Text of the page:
I've come across no information so far that Patrick's new roomie was gay. The former classmate he met that night at Clueless was gay and was living with a gay soldier in a homosexual relationship. The classmate and his friend were two of the last people reported to have seen Patrick alive.
Patrick's belongings were released to his father. Due to the lack of a relationship between him and Judy, additional details are hard to come by.
No one seems to know who Patrick allegedly argued with. The information about an ex-girlfriend whose then-current boyfriend may have been with Patrick the night he went missing came in on a tip line Judy opened this April. The sheriff's detective assigned to the case was told about the call. He promised to respond to get the tipster's contact info, but never did. So this potentially important lead has not been followed up on.
Theory & Speculation
Please treat the following as what it is, unsubstantiated theory and speculation.
I have received information that there is a large gay community including both civilian and military personnel in Watertown. And illegal drugs, particularly cocaine, are a big business. These two things aren't mutually exclusive.
The Crime Wire statement analyst reviewed the written statements of the roommate and Ssgt. He concluded that they were both deceptive when asked about cocaine and would not have passed a polygraph had one been administered. He believes that whatever happened to Patrick involved cocaine and money. And these two individuals were directly involved or have knowledge of the why and who.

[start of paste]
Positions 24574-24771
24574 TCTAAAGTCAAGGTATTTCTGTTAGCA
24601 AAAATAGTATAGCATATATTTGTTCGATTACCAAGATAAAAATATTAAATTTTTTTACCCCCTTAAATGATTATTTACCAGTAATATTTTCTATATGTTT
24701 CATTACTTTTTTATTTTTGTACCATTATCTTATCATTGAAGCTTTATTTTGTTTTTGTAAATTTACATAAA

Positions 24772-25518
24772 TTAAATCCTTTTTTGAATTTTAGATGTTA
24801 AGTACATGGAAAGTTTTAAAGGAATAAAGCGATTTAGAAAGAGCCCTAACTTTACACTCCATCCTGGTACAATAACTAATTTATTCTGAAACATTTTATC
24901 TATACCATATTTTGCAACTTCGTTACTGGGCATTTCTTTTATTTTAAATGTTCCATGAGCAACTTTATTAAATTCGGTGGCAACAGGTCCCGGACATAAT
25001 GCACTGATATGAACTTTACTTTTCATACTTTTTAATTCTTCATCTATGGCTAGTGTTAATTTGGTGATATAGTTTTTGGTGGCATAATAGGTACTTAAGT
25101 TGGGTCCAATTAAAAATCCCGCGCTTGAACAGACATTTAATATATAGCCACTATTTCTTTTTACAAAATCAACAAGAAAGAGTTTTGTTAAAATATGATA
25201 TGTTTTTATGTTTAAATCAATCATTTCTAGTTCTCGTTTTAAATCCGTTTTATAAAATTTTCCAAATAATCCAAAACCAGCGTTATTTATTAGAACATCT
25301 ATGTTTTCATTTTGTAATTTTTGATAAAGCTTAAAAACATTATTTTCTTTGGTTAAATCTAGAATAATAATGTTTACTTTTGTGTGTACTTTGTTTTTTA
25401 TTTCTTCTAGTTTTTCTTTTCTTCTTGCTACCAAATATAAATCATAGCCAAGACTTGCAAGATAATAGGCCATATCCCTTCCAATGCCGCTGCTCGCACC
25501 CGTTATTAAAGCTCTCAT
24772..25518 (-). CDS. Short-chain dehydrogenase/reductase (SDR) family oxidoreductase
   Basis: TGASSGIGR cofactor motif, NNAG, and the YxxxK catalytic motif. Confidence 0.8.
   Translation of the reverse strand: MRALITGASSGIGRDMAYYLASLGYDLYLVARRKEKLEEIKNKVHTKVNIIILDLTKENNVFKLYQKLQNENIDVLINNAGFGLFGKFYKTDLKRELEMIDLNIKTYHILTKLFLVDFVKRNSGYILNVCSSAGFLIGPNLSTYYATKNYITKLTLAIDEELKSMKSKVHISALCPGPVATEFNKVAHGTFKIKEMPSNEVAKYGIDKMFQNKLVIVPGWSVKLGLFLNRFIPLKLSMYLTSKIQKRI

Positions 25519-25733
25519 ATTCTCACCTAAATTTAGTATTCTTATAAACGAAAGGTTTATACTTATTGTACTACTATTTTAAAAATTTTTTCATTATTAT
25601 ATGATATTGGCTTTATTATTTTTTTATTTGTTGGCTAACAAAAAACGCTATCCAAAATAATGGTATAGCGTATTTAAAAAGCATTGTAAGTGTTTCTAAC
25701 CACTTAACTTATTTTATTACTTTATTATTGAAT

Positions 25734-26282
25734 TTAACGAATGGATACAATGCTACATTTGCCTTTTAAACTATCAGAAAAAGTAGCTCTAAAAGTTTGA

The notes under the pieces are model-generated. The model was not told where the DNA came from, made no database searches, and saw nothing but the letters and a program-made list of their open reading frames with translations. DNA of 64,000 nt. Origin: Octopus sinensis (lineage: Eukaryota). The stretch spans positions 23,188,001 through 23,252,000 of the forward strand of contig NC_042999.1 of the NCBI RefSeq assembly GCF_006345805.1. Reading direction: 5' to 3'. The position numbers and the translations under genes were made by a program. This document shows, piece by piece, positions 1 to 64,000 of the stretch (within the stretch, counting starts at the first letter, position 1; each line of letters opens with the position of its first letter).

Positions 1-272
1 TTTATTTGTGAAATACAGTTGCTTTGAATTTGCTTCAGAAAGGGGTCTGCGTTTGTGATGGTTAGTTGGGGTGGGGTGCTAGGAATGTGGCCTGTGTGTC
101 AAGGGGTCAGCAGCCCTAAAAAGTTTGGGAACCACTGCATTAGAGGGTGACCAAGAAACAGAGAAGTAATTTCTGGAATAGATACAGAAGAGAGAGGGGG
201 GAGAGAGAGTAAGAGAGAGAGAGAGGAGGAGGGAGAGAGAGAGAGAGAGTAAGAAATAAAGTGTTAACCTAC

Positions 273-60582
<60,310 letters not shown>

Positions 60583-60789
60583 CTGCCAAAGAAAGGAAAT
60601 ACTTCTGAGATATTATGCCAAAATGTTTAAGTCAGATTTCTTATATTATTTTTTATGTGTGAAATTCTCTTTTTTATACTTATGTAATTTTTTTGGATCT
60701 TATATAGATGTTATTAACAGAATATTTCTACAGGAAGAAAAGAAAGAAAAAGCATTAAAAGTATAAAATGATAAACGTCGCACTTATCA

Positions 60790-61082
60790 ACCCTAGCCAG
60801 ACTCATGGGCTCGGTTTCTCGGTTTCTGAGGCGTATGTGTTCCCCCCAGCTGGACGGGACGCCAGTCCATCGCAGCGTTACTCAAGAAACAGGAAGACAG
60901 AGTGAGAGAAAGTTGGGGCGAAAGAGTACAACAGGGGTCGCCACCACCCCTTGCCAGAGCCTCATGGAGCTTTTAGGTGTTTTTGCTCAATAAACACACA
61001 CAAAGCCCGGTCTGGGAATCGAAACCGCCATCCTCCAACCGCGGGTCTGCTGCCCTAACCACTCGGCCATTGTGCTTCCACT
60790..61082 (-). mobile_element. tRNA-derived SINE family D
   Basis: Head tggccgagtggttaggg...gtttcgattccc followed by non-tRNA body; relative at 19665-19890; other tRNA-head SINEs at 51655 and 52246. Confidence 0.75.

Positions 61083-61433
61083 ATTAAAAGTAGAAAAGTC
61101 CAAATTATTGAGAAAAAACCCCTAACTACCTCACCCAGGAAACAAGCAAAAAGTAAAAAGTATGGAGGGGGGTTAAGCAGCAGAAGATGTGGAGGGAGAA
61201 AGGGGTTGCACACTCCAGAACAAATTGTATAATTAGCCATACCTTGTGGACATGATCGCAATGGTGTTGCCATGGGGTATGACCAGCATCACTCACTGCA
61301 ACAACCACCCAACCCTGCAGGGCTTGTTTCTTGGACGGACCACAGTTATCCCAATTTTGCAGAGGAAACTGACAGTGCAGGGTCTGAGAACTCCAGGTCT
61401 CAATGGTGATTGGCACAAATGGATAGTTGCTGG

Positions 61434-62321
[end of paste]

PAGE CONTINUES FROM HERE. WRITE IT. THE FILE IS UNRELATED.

If true, it might provide the reason for the Ssgt and the roommate to go through and remove Patrick's personal effects so quickly and before civilian law enforcement was brought in.
Again, this is only speculation at this point. But it is food for thought.Denny Griffin
06-27-2010, 05:29 PM #23
It is not uncommon whatsoever to see a chain of command enter a soldier's dwelling off post and secure his/her belongings once they are considered AWOL. It takes a minimum of 24 hours away from your duty position and away from contact with your soldiers chain of command (telephone--etc.).
They are doing it to protect the soldier's belongings for him/her and I posted above the outline for how the actions must be taken.
If it is illegal then my own Husband has broken the law many times over by securing AWOL soldier's belongings early in his career by order and later by ordering them secured. JMHO.
I will go by what the lawyer at crimesider said but honestly I think a Lawyer familiar with JAG should be consulted.
The problem with interpreting this AR is this---when it refers to a missing soldier. That would be referring the an Official Military Status of missing. Not missing in how you and I define it. That was my point above.
Prayers for Patrick's Mother.
06-27-2010, 06:59 PM #24Registered User
- Join Date
- Jun 2010
Thank you for clarifying that. It was the impression I'd gotten by reading wht you posted.
So, correct me if I am wrong-
Patrick was essentially reported as being AWOL by his roommate, by his choice of calling to say he 'would not be at formation' rather than calling and reporting him missing? That seems odd, and kind of convenient for the roommate- if he was involved in his disappearance.
If Patrick last had contact with his chain of command at approx. 5pm on the 15th, that would mean that by 5pm on the 16th they could be confiscating his belongings? That would also mean the roommate would have to be there, directing them as to what items were his and what were Patricks? That is REALLY suspicious. At no time did he step in and say- he's not AWOL, he's 'missing'? The only reason not to say that would be if he knew Patrick was laying in a field, since Patrick was obviously not AWOL if his packed bag was still in the apartment.
It is not likely that Patrick took the new items he bought to a bar. They were likely left in the apartment. If they did not show up later in his possessions, either the roommate took them or the people packing his things did.